Issue #8700 has been reported by akr (Akira Tanaka).

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Feature #8700: Integer#bitsize (actually Fixnum#bitsize and Bignum#bitsize)
https://bugs.ruby-lang.org/issues/8700

Author: akr (Akira Tanaka)
Status: Open
Priority: Normal
Assignee: 
Category: 
Target version: 


How about adding Integer#bitsize (actually Fixnum#bitsize and Bignum#bitsize)?

Integer#bitsize returns the position of the most significant bit in the absolute value.
(The position of the least significant bit is 1.)
It returns 0 if no bit set (i.e. the value 0).

Mathematically, n.bitsize is ceil(log2(abs(n)+1)).

Sometimes we want to know the size of a integer.

* Determine the size of an integer in some format.
  Although there are various formats, bitsize is a key property to determine the result size.
  Several examples:
  * If a format is 4 bytes for absolute value, it overflows if 32 <= n.bitsize.
  * If a format is 4 bytes for sign bit with absolute value, it overflows if 31 <= n.bitsize.
  * If a format is 4 bytes for 2's complement format, it overflow if 31 <= n.bitsize && n != -2**31.
  * BER-compressed integer needs (n.bitsize+6)/7 bytes when n > 0.
    BER-compressed integer is an example of VLQ.
    http://en.wikipedia.org/wiki/Variable-length_quantity
  * Elias gamma coding needs 2*n.bitsize-1 bits.
    https://en.wikipedia.org/wiki/Elias_gamma_coding
  * Elias delta coding needs 2*n.bitsize.bitsize+n.bitsize-2 bits.
    https://en.wikipedia.org/wiki/Elias_delta_coding

* bitsize may be used to estimate the time or space cost of an algorithm.
  For example, the result size of integer multiplication, x*y, is x.bitsize + y.bitsize.
  The number of comparisons of binary search is sorted_array.length.bitsize, etc.
  This is because n.bitsize is an approximation of log2(abs(n)).
  So Math.log2 can be used for this purpose too.
  However bitsize may be preferable if floating point error is not desirable.

There are several software which has similar feature.

* Python 3.1 has int.bit_length().
  http://docs.python.org/dev/library/stdtypes.html
  http://docs.python.org/3.1/whatsnew/3.1.html
  http://bugs.python.org/issue3439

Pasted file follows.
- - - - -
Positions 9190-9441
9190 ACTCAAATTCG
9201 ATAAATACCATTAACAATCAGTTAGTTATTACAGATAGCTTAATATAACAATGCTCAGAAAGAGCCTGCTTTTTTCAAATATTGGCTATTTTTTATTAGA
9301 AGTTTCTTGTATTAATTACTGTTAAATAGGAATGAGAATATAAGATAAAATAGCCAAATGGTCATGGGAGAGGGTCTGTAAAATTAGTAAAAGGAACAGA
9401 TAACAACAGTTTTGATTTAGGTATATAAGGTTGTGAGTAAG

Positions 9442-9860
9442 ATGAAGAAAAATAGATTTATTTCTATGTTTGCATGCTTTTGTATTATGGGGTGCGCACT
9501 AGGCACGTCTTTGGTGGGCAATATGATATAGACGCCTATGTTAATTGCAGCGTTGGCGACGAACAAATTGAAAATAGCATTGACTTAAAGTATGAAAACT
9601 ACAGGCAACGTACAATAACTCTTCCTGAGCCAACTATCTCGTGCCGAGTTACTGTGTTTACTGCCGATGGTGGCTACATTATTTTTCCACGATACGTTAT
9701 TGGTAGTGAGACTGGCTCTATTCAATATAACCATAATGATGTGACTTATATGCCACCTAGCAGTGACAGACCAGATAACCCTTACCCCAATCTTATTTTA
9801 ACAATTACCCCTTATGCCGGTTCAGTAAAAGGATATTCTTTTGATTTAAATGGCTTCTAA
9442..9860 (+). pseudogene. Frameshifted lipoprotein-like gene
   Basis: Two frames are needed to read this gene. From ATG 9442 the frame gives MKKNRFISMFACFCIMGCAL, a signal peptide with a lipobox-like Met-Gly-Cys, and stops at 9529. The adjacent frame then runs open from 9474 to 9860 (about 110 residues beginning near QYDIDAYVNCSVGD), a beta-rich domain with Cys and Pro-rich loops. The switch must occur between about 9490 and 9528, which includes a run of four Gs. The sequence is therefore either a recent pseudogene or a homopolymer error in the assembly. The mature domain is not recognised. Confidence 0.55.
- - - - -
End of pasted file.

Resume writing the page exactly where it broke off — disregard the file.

* Java java.math.BigInteger has bitLength() method.
  http://docs.oracle.com/javase/7/docs/api/java/math/BigInteger.html#bitLength()

* Mathematica has BitLength.
  http://reference.wolfram.com/mathematica/ref/BitLength.html

* GMP has mpz_sizeinbase(n, base).
  http://gmplib.org/manual/Miscellaneous-Integer-Functions.html

* NetBSD 5.0 has ilog2().
  http://netbsd.gw.com/cgi-bin/man-cgi?ilog2++NetBSD-6.0

I think there are two concerns for this issue.
* method name
* behavior for zero and negative number

I named the method as bitsize, mainly because
there is Fixnum#size and Bignum#size.
However I'm open for other names such as:
* bitlength
* numbits
* ilog2
* maxbit
Some names may suggest different behavior, though.

The behavior for zero and negative number is not trivial.

Python adopts ceil(log2(abs(n)+1)) but
Java and Mathematica adopts ceil(log2(n < 0 ? -n : n+1)).
The difference is absolute number v.s. 2's complement number.

Some people may prefer ilog2, which name suggests ilog2(0) raise an error.

I choose ceil(log2(abs(n)+1)). (i.e. absolute number, same as Python).
I think absolute number is easier to understand than 2's complement for many people.

I attached the implementation as bitsize.patch.
The patch implements both Bignum#bitsize and Fixnum#bitsize in bignum.c.
It is because Fixnum#bitsize uses bitsize macro and it is defined in bignum.c.
Maybe, the macro should be moved to internal.h and the implementation of
Fixnum#bitsize should be moved to numeric.c.

Any comments?



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